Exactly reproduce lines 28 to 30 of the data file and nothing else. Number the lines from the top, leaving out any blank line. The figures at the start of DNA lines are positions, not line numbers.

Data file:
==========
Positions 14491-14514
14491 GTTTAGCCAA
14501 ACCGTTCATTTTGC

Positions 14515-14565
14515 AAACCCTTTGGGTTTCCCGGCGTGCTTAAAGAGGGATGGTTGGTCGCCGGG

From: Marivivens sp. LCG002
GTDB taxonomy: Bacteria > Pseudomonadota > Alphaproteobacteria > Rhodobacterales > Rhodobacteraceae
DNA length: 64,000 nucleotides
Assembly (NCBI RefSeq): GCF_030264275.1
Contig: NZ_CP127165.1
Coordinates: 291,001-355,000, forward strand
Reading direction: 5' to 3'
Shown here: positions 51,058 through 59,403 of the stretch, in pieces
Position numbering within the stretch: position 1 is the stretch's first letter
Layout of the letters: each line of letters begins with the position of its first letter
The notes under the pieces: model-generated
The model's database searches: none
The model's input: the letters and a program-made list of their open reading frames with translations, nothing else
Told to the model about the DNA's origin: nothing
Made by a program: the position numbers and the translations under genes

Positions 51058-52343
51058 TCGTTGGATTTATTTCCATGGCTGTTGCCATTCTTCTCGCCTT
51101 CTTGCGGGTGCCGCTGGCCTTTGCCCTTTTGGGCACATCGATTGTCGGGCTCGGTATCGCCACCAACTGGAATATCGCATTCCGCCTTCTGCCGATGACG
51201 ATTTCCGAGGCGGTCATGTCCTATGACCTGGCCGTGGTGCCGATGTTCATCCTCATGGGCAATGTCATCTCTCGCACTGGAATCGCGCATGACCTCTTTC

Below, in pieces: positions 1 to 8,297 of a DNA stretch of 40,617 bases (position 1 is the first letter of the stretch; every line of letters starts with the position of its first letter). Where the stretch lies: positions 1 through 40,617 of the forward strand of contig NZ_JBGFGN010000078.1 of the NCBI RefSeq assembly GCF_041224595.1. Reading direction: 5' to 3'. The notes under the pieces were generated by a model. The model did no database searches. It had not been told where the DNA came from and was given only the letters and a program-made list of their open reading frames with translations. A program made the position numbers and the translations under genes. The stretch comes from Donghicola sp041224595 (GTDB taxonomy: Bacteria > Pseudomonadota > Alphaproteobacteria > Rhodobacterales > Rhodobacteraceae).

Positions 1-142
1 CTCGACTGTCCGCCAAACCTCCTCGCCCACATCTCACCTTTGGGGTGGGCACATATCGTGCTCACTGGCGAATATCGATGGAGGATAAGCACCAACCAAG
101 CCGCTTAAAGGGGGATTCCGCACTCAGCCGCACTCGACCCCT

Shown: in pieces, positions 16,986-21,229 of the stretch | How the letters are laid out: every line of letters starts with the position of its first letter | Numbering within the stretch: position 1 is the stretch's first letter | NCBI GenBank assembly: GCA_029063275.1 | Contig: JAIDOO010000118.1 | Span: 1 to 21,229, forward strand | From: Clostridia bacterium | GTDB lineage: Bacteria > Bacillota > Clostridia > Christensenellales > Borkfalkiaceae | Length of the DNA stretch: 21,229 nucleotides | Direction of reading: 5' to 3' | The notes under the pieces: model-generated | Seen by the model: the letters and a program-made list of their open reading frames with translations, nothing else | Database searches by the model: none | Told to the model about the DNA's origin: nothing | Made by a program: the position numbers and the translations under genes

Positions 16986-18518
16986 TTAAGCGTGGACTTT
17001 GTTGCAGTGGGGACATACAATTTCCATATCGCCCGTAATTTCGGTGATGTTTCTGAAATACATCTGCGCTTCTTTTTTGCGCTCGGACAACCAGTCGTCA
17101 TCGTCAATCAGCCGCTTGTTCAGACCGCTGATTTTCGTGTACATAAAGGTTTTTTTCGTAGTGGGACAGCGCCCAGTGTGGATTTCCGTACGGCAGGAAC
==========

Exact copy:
101 CCGCTTAAAGGGGGATTCCGCACTCAGCCGCACTCGACCCCT

Shown: in pieces, positions 16,986-21,229 of the stretch | How the letters are laid out: every line of letters starts with the position of its first letter | Numbering within the stretch: position 1 is the stretch's first letter | NCBI GenBank assembly: GCA_029063275.1 | Contig: JAIDOO010000118.1 | Span: 1 to 21,229, forward strand | From: Clostridia bacterium | GTDB lineage: Bacteria > Bacillota > Clostridia > Christensenellales > Borkfalkiaceae | Length of the DNA stretch: 21,229 nucleotides | Direction of reading: 5' to 3' | The notes under the pieces: model-generated | Seen by the model: the letters and a program-made list of their open reading frames with translations, nothing else | Database searches by the model: none | Told to the model about the DNA's origin: nothing | Made by a program: the position numbers and the translations under genes

Positions 16986-18518